EMDR stands for Eye Movement Desensitization and Reprocessing therapy. EMDR therapy was formulated in 1987. The originator and developer of EMDR, psychologist Francine Shapiro, realized that her eye movements seemed to reduce negative emotion associated with her past traumatic memories.
EMDR therapy is an integrative psychotherapeutic approach that uses eye movements to bolster the treatment of trauma. Extensively researched, EMDR employs a set of standardized protocols that incorporate elements from a variety of treatment approaches. EMDR therapy seems to aid in the processing of painful memories. Specifically, it prevents the negative effects of trauma from being frozen in time in a client’s mind. Thus, EMDR can provide freedom from the past.
EMDR is a therapeutic tool that promotes neural processing while the client is conscious, simulating what occurs in dreaming during REM (rapid eye movement) sleep. Consequently, EMDR treatment helps a teen or adult face traumatic memories in a less distressing context. First used to treat PTSD (post-traumatic stress disorder), EMDR therapy is also used in the treatment of substance use disorder, panic attacks, body dysmorphia, and personality disorders.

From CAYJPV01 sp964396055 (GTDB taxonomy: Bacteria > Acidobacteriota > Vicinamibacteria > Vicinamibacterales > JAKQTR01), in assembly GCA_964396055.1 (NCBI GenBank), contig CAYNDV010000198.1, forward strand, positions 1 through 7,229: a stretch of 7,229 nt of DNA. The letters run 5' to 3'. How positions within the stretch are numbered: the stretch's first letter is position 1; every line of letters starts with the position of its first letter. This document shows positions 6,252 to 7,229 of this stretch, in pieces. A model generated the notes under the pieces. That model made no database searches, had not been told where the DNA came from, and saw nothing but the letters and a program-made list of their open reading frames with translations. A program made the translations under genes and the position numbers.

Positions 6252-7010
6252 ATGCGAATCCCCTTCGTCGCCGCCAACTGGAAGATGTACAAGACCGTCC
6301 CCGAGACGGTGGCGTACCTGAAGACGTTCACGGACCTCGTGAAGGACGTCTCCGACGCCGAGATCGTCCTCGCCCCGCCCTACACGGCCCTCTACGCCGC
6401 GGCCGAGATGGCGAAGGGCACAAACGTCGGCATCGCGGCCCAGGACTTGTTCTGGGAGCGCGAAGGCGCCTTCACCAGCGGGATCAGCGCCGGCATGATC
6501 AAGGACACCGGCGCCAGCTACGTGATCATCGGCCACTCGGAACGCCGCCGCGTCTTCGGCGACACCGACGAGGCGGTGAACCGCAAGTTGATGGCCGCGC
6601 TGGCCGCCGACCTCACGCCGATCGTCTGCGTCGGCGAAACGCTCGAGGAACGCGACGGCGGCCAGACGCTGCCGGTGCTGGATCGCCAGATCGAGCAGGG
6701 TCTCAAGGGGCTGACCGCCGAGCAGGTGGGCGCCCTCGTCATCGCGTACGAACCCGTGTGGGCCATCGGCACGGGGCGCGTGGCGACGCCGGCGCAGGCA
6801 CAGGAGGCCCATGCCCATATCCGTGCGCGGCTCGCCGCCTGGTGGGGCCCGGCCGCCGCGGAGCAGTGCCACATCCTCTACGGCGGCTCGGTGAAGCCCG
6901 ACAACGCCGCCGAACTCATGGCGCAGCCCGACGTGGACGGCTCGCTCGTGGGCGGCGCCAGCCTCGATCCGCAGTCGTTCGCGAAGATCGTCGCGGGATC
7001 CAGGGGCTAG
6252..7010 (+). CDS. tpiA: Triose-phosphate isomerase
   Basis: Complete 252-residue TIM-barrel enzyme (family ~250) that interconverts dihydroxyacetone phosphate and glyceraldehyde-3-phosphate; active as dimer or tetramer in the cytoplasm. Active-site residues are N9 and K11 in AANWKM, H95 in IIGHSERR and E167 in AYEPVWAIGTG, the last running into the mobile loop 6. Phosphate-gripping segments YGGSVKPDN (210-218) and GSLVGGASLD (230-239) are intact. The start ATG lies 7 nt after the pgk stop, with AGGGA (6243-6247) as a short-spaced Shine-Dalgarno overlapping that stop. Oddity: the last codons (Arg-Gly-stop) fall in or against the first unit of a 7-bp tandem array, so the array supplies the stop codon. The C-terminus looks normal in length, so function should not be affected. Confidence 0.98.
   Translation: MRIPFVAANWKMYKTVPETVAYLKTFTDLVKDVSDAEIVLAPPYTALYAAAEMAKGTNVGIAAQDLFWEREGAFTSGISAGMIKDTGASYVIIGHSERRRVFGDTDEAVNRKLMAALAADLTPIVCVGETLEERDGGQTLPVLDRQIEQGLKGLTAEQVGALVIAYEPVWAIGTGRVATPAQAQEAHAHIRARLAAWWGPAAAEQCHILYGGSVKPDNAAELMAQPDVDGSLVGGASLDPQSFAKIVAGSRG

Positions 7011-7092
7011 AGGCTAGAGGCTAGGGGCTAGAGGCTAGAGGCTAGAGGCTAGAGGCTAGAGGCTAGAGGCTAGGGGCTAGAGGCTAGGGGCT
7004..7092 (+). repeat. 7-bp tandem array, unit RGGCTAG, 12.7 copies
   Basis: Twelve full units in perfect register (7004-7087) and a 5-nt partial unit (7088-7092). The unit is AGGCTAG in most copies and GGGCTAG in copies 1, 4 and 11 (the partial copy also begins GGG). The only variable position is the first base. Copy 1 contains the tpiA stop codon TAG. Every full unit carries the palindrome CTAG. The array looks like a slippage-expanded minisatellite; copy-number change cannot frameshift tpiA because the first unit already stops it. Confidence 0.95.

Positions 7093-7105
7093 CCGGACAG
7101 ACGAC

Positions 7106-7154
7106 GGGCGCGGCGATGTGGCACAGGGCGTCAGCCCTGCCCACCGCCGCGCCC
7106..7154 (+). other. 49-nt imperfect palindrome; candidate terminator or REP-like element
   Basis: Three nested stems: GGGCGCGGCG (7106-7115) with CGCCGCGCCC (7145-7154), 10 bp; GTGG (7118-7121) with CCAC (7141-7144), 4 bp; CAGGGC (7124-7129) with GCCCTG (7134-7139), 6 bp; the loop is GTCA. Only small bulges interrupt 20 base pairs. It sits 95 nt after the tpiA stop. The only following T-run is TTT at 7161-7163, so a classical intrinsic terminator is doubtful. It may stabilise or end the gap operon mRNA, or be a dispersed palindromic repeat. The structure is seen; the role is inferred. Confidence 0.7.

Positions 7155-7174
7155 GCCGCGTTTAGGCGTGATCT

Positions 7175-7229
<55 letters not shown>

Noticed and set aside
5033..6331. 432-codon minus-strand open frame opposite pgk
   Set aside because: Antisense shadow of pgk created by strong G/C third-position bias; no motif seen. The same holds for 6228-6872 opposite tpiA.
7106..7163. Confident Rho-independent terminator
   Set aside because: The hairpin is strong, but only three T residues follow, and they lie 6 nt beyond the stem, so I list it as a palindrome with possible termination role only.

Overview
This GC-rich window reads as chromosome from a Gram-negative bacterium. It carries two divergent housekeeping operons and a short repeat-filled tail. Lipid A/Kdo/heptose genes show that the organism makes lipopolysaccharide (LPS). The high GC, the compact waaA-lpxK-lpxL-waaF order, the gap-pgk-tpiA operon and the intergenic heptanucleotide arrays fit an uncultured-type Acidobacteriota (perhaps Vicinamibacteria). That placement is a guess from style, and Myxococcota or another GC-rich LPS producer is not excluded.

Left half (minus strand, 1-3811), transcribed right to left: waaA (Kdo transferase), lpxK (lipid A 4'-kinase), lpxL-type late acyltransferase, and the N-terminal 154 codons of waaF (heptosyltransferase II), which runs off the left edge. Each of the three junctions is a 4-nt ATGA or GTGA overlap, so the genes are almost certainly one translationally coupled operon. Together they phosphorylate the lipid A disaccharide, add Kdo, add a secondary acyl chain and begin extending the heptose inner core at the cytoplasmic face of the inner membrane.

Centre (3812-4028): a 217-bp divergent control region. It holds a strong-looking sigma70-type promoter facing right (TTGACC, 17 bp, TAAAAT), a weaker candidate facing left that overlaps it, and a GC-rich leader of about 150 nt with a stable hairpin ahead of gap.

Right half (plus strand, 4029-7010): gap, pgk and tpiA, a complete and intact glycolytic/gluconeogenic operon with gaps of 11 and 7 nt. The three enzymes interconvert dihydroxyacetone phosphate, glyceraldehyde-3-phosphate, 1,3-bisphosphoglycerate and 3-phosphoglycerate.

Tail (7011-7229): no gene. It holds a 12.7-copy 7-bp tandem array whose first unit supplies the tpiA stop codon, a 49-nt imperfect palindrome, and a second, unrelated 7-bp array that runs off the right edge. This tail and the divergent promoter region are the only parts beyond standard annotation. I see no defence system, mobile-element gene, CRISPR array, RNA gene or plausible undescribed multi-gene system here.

EMDR treatment takes place in a controlled environment, with each session lasting from 60 to 90 minutes. An EMDR treatment therapist uses both eye movements and other forms of bilateral stimulation to support trauma processing. While developing EMDR therapy, Dr. Shapiro outlined eight phases of treatment. During the eight phases, EMDR therapy addresses past memories, present disturbance, and future actions.
Sources: EMDRIA (EMDR International Association), Permanente Journal – US National Library of Medicine (NIH), History of EMDR (EMDR Institute)